Aged beef is more expensive because during the ageing process, the meat loses about 20% of the weight. Also different cuts have different prices and its true premium cuts like t-bones, rib eye and sirloin steaks can go for upto 2k.

For years I thought that meat from a freshly slaughtered animal was the best quality but the meat expert at the ranch informed me that when an animal is killed/slaughtered, the body stiffens (rigor mortis) and the meat/muscles become very stiff and is very tough even when cooked. During the ageing process the muscles slowly relax and the tough muscle fibres break down via enzymatic and chemical reactions while the flavour of the beef increases. So after 21 days of ageing the juicy steak just melts in your mouth.

An interesting thing I also noted is that the ranch has a "bulls quarters", where the champion bulls are kept and each bull is required to mate with 15 cows dailysmile to replenish the herd.

So @njunge pole sana, @matatamingi & other high end customers do not take that lubbish from your village. That trash probably ends up in burma market and then in estate butcheries and later on onto the plates of some middo crass wazuansSad .
MatataMingi
#46 Posted : Sunday, July 21, 2019 11:03:11 AM
Rank: Member


Joined: 11/17/2009
Posts: 346
Location: Where everyone knows you
Gathige wrote:
MatataMingi wrote:
I agree with Hardwood re Ageing beef.
I never ever buy red looking beef.
It may be fresh but it will not have the tenderness and flavour of 21 to 28 days aged meat.
Aged beef, instead of looking bright red is brown in colour.

Unfortunately, very few high end butcheries age their beef.
You need a cold room to hang the meat for 21+ days.
It is also fairly expensive. A kilo from my butcher costs 2000/= per kilo.
But it is worth the price.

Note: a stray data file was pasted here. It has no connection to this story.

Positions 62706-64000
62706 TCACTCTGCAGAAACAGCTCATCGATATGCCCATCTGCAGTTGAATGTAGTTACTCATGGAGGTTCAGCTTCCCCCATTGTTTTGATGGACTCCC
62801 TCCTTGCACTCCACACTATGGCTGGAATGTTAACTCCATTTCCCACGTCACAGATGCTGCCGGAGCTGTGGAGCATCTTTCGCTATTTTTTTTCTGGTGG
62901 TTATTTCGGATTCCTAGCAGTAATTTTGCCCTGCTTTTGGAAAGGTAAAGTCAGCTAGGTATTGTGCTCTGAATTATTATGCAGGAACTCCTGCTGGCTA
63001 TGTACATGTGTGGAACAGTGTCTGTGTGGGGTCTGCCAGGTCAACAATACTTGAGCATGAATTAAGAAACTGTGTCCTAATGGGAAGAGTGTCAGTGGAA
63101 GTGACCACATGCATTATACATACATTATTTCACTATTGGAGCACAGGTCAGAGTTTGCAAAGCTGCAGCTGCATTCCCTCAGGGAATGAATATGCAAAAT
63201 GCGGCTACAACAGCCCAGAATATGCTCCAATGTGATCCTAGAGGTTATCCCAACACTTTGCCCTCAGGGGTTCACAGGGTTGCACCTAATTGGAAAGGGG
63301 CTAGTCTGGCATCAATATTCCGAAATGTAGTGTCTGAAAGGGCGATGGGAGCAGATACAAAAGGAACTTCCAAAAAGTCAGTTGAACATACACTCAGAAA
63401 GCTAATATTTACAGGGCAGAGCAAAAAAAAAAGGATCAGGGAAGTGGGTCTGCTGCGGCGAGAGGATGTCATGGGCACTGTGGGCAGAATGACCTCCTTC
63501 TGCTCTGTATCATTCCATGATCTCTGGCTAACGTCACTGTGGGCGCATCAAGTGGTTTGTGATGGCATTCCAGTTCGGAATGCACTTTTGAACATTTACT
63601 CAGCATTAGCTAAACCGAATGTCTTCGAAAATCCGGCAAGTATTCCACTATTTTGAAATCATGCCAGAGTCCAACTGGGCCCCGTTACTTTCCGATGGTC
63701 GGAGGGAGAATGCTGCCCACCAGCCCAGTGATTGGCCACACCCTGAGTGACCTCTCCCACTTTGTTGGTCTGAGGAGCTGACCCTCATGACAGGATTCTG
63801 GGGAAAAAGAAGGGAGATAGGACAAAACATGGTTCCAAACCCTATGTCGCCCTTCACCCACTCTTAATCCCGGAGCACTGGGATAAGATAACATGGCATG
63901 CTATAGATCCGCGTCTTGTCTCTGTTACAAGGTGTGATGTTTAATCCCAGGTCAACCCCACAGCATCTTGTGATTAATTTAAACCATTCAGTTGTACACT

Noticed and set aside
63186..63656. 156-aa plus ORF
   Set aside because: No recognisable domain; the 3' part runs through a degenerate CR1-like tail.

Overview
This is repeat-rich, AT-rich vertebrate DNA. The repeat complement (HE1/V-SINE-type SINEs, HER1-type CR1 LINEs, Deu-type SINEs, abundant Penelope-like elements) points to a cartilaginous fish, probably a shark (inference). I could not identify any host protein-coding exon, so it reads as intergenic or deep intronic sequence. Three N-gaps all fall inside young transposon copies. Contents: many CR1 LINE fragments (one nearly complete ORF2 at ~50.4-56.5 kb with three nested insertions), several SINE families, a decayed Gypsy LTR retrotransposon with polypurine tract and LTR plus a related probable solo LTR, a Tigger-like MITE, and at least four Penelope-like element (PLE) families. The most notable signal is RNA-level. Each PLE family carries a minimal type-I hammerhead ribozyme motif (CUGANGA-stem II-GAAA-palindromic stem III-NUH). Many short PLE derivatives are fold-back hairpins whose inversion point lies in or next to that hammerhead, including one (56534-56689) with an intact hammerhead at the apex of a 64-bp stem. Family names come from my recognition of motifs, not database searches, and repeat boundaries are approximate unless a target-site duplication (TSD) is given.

That is half-a goat in my locals. Where are these butchers who age their meat?


When I was living in Nairobi 8 years ago, I used to get aged beef from Gilanis in ABC, Midway in Valley Arcade and Sharrow in Lavington Green.

Now that I am living at the Coast, I use Anglo Danish Butcheries in Ratna Centre in Nyali.

Please note that the price is not just for a chunk of meat.
Aged beef is always sold as ready cuts like fillet, rib eye, sirloin, T Bone etc.

These butchers also sell fresh beef, which is much cheaper.
Njunge
#47 Posted : Sunday, July 21, 2019 12:08:04 PM
Rank: Elder


Joined: 2/7/2007
Posts: 898
@matatamingi,
If I were you, I would not be too sure. I know virtually all ranches in Laikipia and I can tell you what goes on. You were impressed by a smart farm manager with fancy processes, procedures and lingo that rarely leaves his/her office but meant to hypnotise monied idiots. What happens when animals die in this ranches is not for everybody. I reiterate, if you are not rearing your own animals, you eat gabbage once in a while.
Spikes
#48 Posted : Sunday, July 21, 2019 12:52:05 PM
Rank: Elder


Joined: 9/20/2015
Posts: 2,704
Location: Mombasa
Njunge wrote:
@matatamingi,
If I were you, I would not be too sure. I know virtually all ranches in Laikipia and I can tell you what goes on. You were impressed by a smart farm manager with fancy processes, procedures and lingo that rarely leaves his/her office but meant to hypnotise monied idiots. What happens when animals die in this ranches is not for everybody. I reiterate, if you are not rearing your own animals, you eat gabbage once in a while.


Tell them brotherApplause Applause Applause
John 5:17But Jesus replied, “My Father is always working, and so am I.”
Njunge
#49 Posted : Sunday, July 21, 2019 2:19:29 PM
Rank: Elder